June 30th Thursday. A pile of Catraeth stuff from DE; most of it alas, no good, but a noble effort on his part.
Archive for the ‘Diary’ Category
One of the pleasures of curating this blog about Rosemary Sutcliff, the eminent historical novelist and children’s writer (who regular readers will know was a close, much-loved relative of mine) is the contributions you readers make by way of ‘comments’ on particular posts, and also the ‘You Write!’ tab. A recent 1988 diary entry mentioned Catraeth. Jane mused about Catterick camp and Jane picked up the baton:
The Catterick Garrison is still in operation – it’s the largest BritIsh Army garrison in the world.
The old Roman fort of Cataractonium will be familiar to those who’ve read The Shining Company – it’s the setting for the last desperate stand of the Company against the Saxon forces of Aethelfrith, Lord of Bernicia and Deira.“Catreath, Cataractonium as the Romans had called it, was a double cohort fort, and so there was room enough for all of us within the crumbling defences.”
Cataractonium’s marching camp also makes an appearance: “And so, with the forest reaching up towards us, we came to the remains of yet one more fort in that land of lost forts, and made our last night’s camp. It was not much of a fort, maybe only a permanent marching camp in its time, and being on the edge of the forest country the wild had taken it back more completely than those of the high moors…. little remained of the buildings but turf hummocks and bramble domes”.
Although it isn’t one of the Aquila family sequence, there’s one of those “aha” moments in Shining Company which readers of Sutcliff work enjoy – a connection made with Frontier Wolf (set a couple of centuries earlier) when young Prosper and a couple of companions out on a training exercise camp at the (now ruined) Cramond fort where the action in Frontier Wolf takes place. Sutcliff uses the linking device very effectively as a way of emphasizing continuity.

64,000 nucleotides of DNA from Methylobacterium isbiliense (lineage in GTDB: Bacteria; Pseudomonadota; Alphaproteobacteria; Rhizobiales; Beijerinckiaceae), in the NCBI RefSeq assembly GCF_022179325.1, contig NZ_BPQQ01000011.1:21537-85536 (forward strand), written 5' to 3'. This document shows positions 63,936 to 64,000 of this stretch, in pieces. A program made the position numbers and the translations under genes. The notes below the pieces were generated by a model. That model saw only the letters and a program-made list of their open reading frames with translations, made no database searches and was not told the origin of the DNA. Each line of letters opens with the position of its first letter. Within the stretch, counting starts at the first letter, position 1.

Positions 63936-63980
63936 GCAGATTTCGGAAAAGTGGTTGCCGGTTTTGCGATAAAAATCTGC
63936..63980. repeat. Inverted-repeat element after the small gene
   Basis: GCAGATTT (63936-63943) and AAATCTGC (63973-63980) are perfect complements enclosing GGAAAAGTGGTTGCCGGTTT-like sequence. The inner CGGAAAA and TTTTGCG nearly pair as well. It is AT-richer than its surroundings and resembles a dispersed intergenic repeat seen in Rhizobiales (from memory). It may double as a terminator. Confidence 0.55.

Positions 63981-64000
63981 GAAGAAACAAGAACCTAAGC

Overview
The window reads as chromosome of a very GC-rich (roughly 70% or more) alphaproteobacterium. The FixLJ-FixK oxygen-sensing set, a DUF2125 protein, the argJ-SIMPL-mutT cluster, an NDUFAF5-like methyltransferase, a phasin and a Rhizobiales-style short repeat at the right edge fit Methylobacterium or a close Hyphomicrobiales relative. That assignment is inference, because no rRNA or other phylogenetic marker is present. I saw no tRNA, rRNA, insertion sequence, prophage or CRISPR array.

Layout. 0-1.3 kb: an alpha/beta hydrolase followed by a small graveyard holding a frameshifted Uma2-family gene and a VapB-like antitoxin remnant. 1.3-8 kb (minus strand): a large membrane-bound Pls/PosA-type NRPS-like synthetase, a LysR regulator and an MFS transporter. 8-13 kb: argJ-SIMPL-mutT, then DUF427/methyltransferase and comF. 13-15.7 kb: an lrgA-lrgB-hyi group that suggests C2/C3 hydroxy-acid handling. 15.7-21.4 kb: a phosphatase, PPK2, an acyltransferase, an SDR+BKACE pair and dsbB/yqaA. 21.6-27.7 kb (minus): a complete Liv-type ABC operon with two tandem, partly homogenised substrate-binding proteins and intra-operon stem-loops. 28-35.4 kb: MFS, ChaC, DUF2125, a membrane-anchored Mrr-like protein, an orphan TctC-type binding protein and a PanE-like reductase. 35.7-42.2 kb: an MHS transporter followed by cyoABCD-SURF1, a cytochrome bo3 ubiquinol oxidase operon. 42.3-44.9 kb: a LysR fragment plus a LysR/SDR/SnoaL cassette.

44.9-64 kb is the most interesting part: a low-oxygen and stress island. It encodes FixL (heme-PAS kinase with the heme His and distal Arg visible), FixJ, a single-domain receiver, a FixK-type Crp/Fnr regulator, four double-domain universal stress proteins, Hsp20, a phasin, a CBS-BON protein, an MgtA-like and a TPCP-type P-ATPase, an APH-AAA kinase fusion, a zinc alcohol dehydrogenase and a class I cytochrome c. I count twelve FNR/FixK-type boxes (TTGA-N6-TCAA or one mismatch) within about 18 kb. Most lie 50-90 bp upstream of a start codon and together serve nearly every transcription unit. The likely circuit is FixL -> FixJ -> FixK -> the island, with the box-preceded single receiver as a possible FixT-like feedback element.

And ,of course, as well as making me wiser about Catterick and Catraeth, and reminding me of Frontier Wolf , this prompts me to ask all you readers and contributors – regular and occasional – please do tell us some more “Aha” moments …
June 28th Tuesday. M for the afternoon. Joan brought back the Merlin book from Chi. It looks superb.
June 27th Monday. G and J watching Wimbledon.
June 25th Saturday. Still can’t remember what did. Ah yes, of course. Jeremy H, very nice.
June 23rd June. Midsummer Eve and just what Midsummer’s Eve ought to be but seldom is. Also Mummie’s birthday. J looked in today with a manuscript she wants me to look at. There’s another blackbird’s nest in the front garden, in place of the one the ginger cat took.
‘Mummie’, Rosemary’s mother of course, was my great Aunt, Nessie Elizabeth Lawton, who was born in 23rd June in 1885, in Poole Dorset. (She died in 1955). She married George Ernest Sutcliff, who I knew as ‘Uncle George’ when I was a young boy, on 14th September 1910, in Longleet in Dorset. The driver-handymen (like Ray in recent weeks of this diary) were employed by Rosemary after her father died in 1966: he used to look after the garden – and her – at the house in Walberton where all the events recorded in this 1988 diary take place.
June 22 Wednesday. Nice peaceful day with no visitors. Ray had his girlfriend to lunch.
Rosemary Sutcliff never turned visitors away, but as previous diary entries have suggested, they could have a major impact on her writing. So peaceful days were very welcome. An entry like this implies that, provided Rosemary was not feeling “muzzy headed”, she would have enjoyed being free to immerse herself in her writing. Visitors were a two-edged sword.
June 20th Monday. Quite a day! Hazel W at mid-morning and scarcely had gone when Evelyn A arrived, and no sooner had Ray taken her off to Aldingbourne to her sisters-in-law than G and J appeared for tea. Am flat out with no work done at all.